Brother, if you believe that you must die, that there is an eternity, that you can die only once, and that if you then err your error will be forever irreparable, why do you not resolve to begin at this moment to do all in your power to secure a good death ? St. Andrew Avellino said with trembling: “Who knows what will be my lot in the next life? Shall I be saved or damned ?” The thought of the uncertainty of being damned or saved filled St. Louis Bertrand with so much terror, that he could not sleep during the night, because of this thought which would suggest itself to him: “Who knows whether thou wilt be lost ?” And will not you, who have com­mitted so many sins, tremble? Oh ! hasten to apply a remedy in time; resolve to give yourself sincerely to God, and begin from this moment a life which, at the hour of death, will be to you a source, not of affliction, but of consolation. Give yourself up to prayer, frequent the Sacraments, avoid all dangerous occasions, and, if necessary, leave the world, secure to yourself eternal salvation, and be persuaded that to secure eternal life no precaution can be too great.
Affections and Prayers.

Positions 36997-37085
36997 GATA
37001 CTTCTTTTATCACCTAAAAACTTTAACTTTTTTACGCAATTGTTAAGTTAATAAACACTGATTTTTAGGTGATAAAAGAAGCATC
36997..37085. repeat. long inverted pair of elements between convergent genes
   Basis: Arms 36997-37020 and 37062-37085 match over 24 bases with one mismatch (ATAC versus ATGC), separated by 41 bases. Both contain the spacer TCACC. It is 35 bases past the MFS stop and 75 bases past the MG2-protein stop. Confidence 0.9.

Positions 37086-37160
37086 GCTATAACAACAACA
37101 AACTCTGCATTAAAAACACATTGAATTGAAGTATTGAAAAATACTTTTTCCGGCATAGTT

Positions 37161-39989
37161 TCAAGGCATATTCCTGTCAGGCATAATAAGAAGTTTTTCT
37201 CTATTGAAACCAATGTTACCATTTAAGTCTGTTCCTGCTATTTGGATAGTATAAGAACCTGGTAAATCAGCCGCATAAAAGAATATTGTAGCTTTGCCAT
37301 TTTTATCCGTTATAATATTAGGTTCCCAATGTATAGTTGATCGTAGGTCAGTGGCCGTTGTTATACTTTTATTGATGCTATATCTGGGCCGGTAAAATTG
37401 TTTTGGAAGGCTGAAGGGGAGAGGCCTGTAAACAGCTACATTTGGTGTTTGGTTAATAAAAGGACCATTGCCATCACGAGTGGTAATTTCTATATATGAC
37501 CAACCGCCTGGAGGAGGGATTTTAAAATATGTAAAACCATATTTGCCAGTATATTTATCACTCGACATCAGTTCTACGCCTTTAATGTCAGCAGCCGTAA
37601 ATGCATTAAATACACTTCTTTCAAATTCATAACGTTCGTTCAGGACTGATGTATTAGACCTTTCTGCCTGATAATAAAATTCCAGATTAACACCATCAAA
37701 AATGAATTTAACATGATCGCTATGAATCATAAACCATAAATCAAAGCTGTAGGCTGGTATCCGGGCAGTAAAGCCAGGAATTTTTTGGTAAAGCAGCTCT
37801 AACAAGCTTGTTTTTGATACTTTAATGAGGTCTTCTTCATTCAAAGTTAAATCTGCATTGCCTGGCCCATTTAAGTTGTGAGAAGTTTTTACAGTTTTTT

O my dear Saviour! how great are my obligations to Thee! How hast Thou been able to bestow so many graces on so un­grateful a traitor as I have been ? Thou hast created me ; and in creating me Thou didst see the injuries which I would commit against Thee. Thou didst redeem me by dying for me: and then, too, Thou didst see the ingratitude which I would be guilty of toward Thee. Being placed in the world I turned my back upon Thee by my sins. My soul was dead and rotten, and Thou didst restore me to life. I was blind, and Thou hast en­lightened me. I had lost Thee, and Thou didst enable me to find Thee. I was Thy enemy, and Thou hast made me Thy friend. O God of mercy, make me feel the obligations which owe Thee, and make me weep over the offences which I have committed against Thee, Ah ! take vengeance on me by giving me a great sorrow for my sins. Do not chastise me by the privation of Thy grace and love. O eternal Father, I abhor and detest, above all evils, the injuries I have done Thee. Have mercy on me for the sake of Jesus Christ. Look at Thy Son dead on the cross. “ Sanguis ejus super me.” May his blood flow upon me, and wash my soul! O King of my heart! Thy kingdom come. I am resolved to banish every affection which is not for Thee. I love Thee above all things ; come and reign in my soul with undivided sway. Grant that I may love Thee, and love nothing but Thee. I desire to please Thee to the utmost of my ability, and to do Thy will in all things, during the re­mainder of my life. Bless, O my Father, this my desire, and grant me the grace to keep myself always united to Thee. All my affections I consecrate to Thee, and from this day forward I Wish to belong to Thee alone, my treasure, my peace, my hope, my love, my all. I hope for all graces through the merits of Thy Son. Mary, my queen and mother, assist me by thy intercession. Mother of God ! pray for me.